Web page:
So Chrysler gives a hint that it's going to take a nap and might not wake up, and the Bush White House folds like a lawn chair. They're scooping the dregs out of the first round of TARP funds (that program that was supposed to buy troubled assets, but didn't, and invested in bank equity to improve liquidity, which didn't work either, but hey) and have announced $13 trillon or so in low-interest loans for Chrysler and GM, to tide them over until February. If the Congress doesn't pull the brake lever on Round Two of the TARP funds (another $350 billion, or as we like to call it, about half of the cost of the War in Iraq -- remember when $350 billion was a lot of money?) in early 2009, there's another four-bil in it for them.
There are a couple of things to like, and this is looking very much on the brightest possible side. One, this is a loan, not a giveaway, though this is in itself a major technicality -- loaning money to your crackhead buddy when you know he's going to blow it and is unlikely to pay you back amounts to a giveaway. Two, to get the money the unions have to lower their wage scale to match the transplant auto companies' by 12/31/2009, among other things. That's it. Otherwise, your money is being used to perpetuate the life of a couple of corporate beings by another few months. They say end-of-life care is the most expensive, and if you needed any proof, well, there it is.
You see, there is an afterlife for corporations, these fictions of life that do our bidding. It's called bankruptcy. All that you have and all that you owe are tallied, and a judge makes a determination about how you'll spend the rest of your existence. There is a holy book that describes this process, the United States Code. It even has Chapters, Chapter 11 is the favorite of many. But to get to the afterlife, you have to have faith -- and faith is what we're missing.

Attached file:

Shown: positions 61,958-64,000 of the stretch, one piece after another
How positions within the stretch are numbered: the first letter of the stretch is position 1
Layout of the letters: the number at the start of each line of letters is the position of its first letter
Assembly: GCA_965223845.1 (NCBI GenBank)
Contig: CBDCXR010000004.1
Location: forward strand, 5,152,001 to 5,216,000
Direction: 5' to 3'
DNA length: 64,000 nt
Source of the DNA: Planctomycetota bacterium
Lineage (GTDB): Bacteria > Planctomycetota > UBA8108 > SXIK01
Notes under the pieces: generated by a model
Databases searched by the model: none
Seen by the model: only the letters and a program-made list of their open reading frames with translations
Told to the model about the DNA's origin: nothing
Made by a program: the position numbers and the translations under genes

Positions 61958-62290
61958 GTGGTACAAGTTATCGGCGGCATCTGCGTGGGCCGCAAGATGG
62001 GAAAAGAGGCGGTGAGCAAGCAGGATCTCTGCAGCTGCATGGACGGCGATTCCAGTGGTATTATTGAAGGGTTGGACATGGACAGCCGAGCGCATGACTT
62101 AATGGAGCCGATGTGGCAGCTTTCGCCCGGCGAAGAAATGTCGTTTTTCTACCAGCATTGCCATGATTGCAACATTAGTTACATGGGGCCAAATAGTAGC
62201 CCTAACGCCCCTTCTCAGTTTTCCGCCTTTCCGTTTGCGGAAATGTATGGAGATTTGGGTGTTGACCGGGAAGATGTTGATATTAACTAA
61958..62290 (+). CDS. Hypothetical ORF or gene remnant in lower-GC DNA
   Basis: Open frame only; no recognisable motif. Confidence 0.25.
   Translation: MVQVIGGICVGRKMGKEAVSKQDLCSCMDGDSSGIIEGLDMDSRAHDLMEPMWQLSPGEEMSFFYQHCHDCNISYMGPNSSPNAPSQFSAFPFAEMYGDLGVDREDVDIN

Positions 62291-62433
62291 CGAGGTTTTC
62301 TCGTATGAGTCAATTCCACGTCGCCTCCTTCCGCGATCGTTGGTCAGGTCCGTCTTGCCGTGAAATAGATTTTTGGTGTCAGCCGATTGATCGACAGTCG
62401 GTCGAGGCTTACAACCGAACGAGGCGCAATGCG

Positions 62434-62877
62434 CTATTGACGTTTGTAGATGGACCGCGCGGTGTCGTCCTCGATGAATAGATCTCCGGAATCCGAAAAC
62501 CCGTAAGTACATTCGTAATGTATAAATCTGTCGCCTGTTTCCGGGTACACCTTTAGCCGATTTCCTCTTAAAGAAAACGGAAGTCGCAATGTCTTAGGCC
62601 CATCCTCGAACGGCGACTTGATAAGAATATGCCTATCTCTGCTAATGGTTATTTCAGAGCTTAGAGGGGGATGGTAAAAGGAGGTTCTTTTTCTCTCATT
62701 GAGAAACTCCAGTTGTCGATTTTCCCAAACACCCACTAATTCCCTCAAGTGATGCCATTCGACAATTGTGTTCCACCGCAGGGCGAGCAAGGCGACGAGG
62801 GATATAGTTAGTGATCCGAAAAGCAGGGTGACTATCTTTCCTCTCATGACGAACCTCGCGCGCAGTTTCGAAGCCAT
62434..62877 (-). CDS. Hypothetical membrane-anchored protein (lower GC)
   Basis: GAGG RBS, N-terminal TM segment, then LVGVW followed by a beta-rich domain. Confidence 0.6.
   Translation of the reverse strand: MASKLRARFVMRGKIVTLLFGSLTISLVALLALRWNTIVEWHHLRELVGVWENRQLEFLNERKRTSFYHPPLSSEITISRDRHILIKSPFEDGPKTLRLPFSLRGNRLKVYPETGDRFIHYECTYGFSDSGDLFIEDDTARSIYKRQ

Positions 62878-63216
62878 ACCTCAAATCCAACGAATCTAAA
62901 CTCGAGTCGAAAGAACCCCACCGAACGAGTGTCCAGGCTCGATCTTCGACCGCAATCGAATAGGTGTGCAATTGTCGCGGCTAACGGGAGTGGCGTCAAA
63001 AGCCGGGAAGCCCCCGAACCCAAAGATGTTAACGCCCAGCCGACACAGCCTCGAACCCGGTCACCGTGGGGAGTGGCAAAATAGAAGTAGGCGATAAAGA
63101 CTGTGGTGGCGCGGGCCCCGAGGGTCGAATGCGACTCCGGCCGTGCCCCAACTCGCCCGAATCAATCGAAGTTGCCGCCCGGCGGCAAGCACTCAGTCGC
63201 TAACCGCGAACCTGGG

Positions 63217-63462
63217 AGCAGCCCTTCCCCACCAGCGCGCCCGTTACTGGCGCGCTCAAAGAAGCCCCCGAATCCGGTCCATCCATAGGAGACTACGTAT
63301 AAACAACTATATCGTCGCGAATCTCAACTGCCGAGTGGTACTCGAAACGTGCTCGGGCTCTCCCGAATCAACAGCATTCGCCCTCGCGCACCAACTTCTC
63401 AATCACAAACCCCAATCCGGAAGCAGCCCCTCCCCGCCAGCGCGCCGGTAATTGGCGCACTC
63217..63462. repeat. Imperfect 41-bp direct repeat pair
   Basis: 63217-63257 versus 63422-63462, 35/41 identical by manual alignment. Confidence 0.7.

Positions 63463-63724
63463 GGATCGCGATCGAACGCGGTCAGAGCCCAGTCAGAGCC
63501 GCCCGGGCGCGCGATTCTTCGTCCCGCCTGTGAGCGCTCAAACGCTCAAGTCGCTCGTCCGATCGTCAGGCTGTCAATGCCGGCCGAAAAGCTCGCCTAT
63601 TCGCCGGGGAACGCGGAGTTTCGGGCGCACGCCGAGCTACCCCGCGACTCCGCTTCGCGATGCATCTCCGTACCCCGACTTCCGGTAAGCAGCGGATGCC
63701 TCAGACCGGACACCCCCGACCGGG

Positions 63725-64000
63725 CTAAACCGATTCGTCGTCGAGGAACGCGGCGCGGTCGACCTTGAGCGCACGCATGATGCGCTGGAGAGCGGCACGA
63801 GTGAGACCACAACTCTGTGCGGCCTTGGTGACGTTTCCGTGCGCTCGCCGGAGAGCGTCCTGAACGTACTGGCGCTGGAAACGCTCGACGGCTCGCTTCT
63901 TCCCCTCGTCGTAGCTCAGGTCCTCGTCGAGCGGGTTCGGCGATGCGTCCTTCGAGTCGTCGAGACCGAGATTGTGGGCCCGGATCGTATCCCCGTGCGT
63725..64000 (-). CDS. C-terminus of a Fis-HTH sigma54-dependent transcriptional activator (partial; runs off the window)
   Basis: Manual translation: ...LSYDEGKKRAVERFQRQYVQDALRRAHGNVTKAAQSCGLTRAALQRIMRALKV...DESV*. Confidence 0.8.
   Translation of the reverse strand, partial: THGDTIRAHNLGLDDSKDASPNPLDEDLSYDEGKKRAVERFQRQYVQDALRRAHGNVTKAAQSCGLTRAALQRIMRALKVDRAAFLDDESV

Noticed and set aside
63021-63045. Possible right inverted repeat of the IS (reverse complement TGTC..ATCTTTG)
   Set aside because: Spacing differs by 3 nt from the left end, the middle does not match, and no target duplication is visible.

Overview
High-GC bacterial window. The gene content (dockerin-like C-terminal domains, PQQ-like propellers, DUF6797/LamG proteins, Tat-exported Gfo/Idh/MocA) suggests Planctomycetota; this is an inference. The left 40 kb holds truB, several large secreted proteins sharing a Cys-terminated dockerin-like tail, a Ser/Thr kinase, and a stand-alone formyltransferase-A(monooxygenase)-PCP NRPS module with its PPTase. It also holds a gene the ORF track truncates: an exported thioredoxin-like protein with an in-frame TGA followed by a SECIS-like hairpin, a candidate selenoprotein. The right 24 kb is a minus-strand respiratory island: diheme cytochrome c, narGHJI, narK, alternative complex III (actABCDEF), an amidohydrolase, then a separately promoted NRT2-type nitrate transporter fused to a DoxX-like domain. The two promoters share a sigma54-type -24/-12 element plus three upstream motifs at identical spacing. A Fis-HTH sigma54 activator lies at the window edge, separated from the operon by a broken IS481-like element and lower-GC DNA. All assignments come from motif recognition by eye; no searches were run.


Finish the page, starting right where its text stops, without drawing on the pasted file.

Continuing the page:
George W. doesn't want to be the President who lets a whole economic sector die on his watch. He only has a few weeks left, and he's trying desperately to avoid becoming George "Hoover" Walker Bush -- his faith is being challenged. He has publicly stated that his purpose is to avoid a "chaotic" bankruptcy, because of the disruption down the supply chain and the further crisis in consumer confidence that would create, so he puts some quarters in the respirator and the corpus stays alive for a few more weeks.
Which brings us to Pet Sematary, a now decades-old novel by Stephen King, the functional lesson of which is that "Sometimes, dead is better". In the story a doctor loses his son and cannot bear the loss, so he buries his son's body in an old and exceptionally haunted Indian burial ground. What comes back from the burial ground looks like his son, but is clearly his son no longer. Eventually, the son-thing kills his wife, and having already lost everything, the now-quite-insane doctor buries his wife in the Pet Sematary and waits for her terrible reanimation. The clear parallel here is that Congress is the Pet Sematary, a magical force that will reanimate these fiscal corpii, though they won't really be alive.
Japan went through this same kind of real-estate fueled boom-and-bust cycle, and one of the lingering aftereffects were "zombie corporations", companies that were perpetually dependent on government handouts to stay alive. They were a further fiction atop the fiction of a corporation, unable to perform even the basic function of a corporation they were nevertheless kept functioning on the government dole to avoid the specter of unemployment. One imagines the Nikkei stock index as a tour of the storage chamber in Robin Cook's Coma. The fear of unemployment and the specter of deflation kept the Japanese government printing money, lowering interest rates and desperately propping up the economy, but there was essentially no economic growth in Japan for more than a decade -- almost the length of our own Great Depression, though without the high unemployment.
I can see Bush shambling toward the Pet Sematary, cradling the corpses of GM and Chrysler -- not because he loves them in particular, but because he fears loss and blame. It's really unfortunate that this and a shoe-throwing incident are the two last acts he'll probably be remembered for at least for the first round of histories. I believe he has faith in the bankruptcy afterlife for GM and Chrylser, but he doesn't want to pull the plug. He's kicking the can, and it's sad to watch.
The next Congressional session will be sadder. But when it comes to the bailout, I'm agin' it.